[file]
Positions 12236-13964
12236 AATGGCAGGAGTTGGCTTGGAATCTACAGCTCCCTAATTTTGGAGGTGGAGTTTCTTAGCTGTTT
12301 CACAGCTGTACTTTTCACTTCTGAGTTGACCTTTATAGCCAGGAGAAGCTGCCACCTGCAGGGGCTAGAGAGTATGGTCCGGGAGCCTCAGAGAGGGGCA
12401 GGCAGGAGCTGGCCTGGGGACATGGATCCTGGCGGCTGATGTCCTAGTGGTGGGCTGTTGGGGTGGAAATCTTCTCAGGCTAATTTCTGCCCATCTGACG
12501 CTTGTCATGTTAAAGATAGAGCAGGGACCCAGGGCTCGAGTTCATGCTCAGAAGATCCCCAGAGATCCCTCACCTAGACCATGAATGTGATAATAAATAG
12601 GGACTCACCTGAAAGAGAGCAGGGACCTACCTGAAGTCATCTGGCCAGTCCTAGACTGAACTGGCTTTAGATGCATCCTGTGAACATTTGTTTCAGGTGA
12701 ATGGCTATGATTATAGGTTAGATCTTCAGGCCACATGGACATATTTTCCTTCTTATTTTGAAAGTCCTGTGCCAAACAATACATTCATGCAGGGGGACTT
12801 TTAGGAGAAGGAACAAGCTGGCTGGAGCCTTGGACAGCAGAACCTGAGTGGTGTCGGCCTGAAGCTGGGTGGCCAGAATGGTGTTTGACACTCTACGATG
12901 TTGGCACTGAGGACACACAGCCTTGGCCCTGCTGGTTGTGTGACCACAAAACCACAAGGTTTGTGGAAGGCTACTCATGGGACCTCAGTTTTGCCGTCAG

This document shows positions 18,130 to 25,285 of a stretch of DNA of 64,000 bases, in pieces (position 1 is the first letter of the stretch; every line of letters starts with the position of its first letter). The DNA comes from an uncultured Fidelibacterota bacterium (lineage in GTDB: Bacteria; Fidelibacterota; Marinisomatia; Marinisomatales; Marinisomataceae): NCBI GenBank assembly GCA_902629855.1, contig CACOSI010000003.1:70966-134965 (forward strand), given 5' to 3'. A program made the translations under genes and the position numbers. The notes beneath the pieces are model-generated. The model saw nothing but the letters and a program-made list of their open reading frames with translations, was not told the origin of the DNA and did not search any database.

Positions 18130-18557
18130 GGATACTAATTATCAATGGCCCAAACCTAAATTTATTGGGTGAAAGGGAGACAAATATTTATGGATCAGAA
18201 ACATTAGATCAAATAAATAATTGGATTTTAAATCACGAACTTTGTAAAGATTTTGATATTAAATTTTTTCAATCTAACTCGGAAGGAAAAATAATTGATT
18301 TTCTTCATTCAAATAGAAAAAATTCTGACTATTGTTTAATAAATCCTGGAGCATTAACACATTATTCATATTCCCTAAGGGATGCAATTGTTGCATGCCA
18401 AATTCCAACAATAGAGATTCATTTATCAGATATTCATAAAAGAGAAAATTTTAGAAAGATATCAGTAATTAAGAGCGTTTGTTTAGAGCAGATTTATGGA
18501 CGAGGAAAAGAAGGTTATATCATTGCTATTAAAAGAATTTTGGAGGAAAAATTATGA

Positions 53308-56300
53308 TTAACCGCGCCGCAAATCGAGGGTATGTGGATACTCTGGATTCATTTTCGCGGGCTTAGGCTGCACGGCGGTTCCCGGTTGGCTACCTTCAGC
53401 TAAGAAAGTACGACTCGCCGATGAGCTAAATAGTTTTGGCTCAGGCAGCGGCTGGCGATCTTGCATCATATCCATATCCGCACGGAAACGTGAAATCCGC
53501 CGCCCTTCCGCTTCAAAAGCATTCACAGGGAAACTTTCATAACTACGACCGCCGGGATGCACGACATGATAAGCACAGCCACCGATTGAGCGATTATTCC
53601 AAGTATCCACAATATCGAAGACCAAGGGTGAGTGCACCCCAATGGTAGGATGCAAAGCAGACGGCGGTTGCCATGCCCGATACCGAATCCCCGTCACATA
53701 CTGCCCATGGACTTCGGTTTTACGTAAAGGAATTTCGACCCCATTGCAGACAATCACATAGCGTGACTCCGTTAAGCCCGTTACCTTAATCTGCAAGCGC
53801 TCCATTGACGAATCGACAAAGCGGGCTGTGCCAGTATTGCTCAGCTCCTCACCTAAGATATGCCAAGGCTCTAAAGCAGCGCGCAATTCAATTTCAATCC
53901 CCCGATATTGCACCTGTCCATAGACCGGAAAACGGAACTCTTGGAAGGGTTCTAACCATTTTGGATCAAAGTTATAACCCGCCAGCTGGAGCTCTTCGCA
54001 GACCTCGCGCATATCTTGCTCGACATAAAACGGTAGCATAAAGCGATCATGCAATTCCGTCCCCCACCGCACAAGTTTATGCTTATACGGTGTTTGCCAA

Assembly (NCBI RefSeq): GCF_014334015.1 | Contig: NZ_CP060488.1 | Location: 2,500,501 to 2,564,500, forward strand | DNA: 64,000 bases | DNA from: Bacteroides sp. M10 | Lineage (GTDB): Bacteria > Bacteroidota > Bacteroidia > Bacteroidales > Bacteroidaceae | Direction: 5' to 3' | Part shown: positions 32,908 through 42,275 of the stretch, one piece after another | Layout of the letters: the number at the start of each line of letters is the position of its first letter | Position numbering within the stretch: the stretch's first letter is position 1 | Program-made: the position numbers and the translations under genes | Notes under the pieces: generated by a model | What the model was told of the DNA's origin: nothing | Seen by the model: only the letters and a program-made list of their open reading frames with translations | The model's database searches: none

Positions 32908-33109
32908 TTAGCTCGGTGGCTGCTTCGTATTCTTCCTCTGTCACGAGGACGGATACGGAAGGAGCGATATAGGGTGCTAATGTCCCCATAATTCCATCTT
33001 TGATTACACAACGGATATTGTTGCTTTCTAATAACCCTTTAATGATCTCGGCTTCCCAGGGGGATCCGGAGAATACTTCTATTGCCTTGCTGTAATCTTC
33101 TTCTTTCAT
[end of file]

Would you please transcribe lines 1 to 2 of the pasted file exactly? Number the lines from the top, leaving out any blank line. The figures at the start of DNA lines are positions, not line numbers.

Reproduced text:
Positions 12236-13964
12236 AATGGCAGGAGTTGGCTTGGAATCTACAGCTCCCTAATTTTGGAGGTGGAGTTTCTTAGCTGTTT